Features protected: Douglas-fir–western hemlock/evergreen huckleberry forest community, Douglas-fir–western hemlock/Pacific rhododendron forest, Douglas-fir–western hemlock/swordfern forest, and high-quality riparian, freshwater wetlands and estuarine ecosystems.
Ecoregion: Puget Trough
Stavis Natural Resources Conservation Area (NRCA) completely surrounds the existing Kitsap Forest Natural Area Preserve, which protects the best quality known example of the Douglas-fir–western hemlock/evergreen huckleberry forest community, and one of the only extensive mature and old growth forests in the Puget Sound lowlands. The combination of Stavis and Kitsap Forest protects a landscape that is similar in composition to the historic forest matrix of the Kitsap Peninsula. The site provides long-term protection for three forest plant associations prevalent to the Puget Trough Ecoregion: Douglas-fir–western hemlock/evergreen huckleberry forest, Douglas-fir–western hemlock/Pacific rhododendron forest and the Douglas-fir–western hemlock/swordfern forest. The site was also established to protect high-quality freshwater wetlands and an estuarine wetland and lagoon system.
Burned by wildfire 130 years ago, the forest community at Stavis naturally regenerated. Few forests this old remain on the Kitsap Peninsula due to logging and land conversion to development or other uses. As a result, mature forest communities in the NRCA are considered high priority for protection.
The NRCA includes the east and west forks of Stavis Creek, which come together to drain into Hood Canal, where the summer chum salmon run is federally listed as threatened. Stavis Creek is an important salmon recovery area, providing quality spawning ground for adults and important habitat for juveniles. The site also provides habitat for black-tailed deer, black bear and many other species.
Stavis NRCA was designated in 2004, and currently comprises 1,734 acres of the 3,700-acre proposed site.
Science, Research and Monitoring
Public and private universities, other research institutions or individual researchers may contact DNR to propose a research project at the site. If you are interested in pursuing research at Stavis NRCA, please contact David Wilderman, Natural Areas Ecologist, at email@example.com
Environmental Education and Public Access
Currently there are no formal educational programs at Stavis. The site is not Americans with Disabilities (ADA) accessible and facilities are not available. A management plan for the site is under development and will continue to include valuable participation from the scientific, educational, low-impact recreational and local communities. For more information, contact the South Puget Sound Region Natural Areas Manager, listed here.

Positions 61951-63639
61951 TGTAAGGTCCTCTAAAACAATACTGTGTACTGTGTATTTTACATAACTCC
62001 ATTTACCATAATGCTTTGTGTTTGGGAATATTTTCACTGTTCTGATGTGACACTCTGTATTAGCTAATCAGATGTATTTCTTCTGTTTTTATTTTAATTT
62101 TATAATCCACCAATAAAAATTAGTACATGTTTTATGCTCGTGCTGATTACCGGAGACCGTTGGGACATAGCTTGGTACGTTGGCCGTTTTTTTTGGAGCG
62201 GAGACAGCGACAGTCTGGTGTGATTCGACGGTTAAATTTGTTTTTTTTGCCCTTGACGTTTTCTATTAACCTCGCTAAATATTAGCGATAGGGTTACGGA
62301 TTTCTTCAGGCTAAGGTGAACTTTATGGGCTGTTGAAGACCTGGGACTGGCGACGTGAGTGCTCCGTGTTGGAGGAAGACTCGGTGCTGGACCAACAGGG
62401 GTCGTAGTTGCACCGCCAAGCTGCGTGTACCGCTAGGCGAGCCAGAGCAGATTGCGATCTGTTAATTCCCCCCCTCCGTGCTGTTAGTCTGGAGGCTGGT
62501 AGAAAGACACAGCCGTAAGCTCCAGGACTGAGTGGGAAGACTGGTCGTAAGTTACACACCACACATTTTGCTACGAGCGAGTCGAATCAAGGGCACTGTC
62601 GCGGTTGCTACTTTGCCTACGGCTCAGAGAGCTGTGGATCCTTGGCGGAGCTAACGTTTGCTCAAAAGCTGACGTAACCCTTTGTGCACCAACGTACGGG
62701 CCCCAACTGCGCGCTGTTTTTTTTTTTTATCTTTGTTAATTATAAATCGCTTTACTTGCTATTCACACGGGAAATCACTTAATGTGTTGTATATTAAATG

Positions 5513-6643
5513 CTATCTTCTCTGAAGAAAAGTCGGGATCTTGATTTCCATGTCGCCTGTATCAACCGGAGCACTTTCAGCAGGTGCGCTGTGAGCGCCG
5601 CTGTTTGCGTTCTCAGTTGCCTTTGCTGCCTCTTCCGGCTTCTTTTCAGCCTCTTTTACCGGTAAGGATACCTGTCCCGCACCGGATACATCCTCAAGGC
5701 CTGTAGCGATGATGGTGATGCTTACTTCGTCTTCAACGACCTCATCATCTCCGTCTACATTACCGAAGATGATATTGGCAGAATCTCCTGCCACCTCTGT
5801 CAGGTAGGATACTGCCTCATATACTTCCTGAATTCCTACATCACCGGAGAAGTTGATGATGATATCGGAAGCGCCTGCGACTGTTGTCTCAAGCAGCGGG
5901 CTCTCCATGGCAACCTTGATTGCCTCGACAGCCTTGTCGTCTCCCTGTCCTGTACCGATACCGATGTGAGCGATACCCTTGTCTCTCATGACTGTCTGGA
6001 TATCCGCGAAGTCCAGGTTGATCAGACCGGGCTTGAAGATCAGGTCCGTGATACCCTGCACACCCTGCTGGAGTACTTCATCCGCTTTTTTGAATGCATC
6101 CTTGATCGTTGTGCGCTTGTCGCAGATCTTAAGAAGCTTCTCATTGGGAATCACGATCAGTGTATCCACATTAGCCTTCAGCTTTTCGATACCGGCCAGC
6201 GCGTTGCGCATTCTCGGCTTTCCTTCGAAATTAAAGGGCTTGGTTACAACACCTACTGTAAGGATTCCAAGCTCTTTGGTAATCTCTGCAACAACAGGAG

Volunteer and Stewardship Opportunities
If you are interested in volunteer and stewardship opportunities at Stavis NRCA, please contact the South Puget Sound Region Natural Areas Manager.
Restoration at Stavis NRCA
Pocket Estuary Restoration
In 2006, a 120 acre property along Hood Canal was purchased for Stavis NRCA. The property was homesteaded in the late 1800s, and had additional owners prior to DNR. At the time of purchase, the site included nine structures, a 750 foot bulkhead, and a channelized stream.
In an effort to restore the shoreline to natural ecosystem processes, the buildings were deconstructed and materials were recycled or salvaged for reuse in 2009. The stream was then ‘re-meandered’, and 240 pieces of large woody debris were installed and the bulkhead. About 11,000 cubic yards of fill were removed to recreate a pocket estuary. Roughly 4,500 native plants were planted the following winter and it will continue to be monitored and maintained by DNR crews. Photos of Restoration
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|Aerial view, pre restoration – Stavis restoration site with nine permanent structures, a bulkhead and a channelized stream.||Bulkhead and home – Prior to restoration there were several structures on the site including this home and a ~750 bulkhead ||Digging the pocket estuary - Approximately 11,000 cy of fill was relocated upland to create the pocket estuary. The fill was used to create the lawn and homestead area of the site.|
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|Restored estuary - Where a bulkhead had been inhibiting tidal and freshwater from mixing, there is now a small spit and tidal inundation.||Native planting was crucial to the sites natural habitat.||Aerial view post restoration – Stavis after restoration. The rust color in the photo is planted areas that were recently mulched.|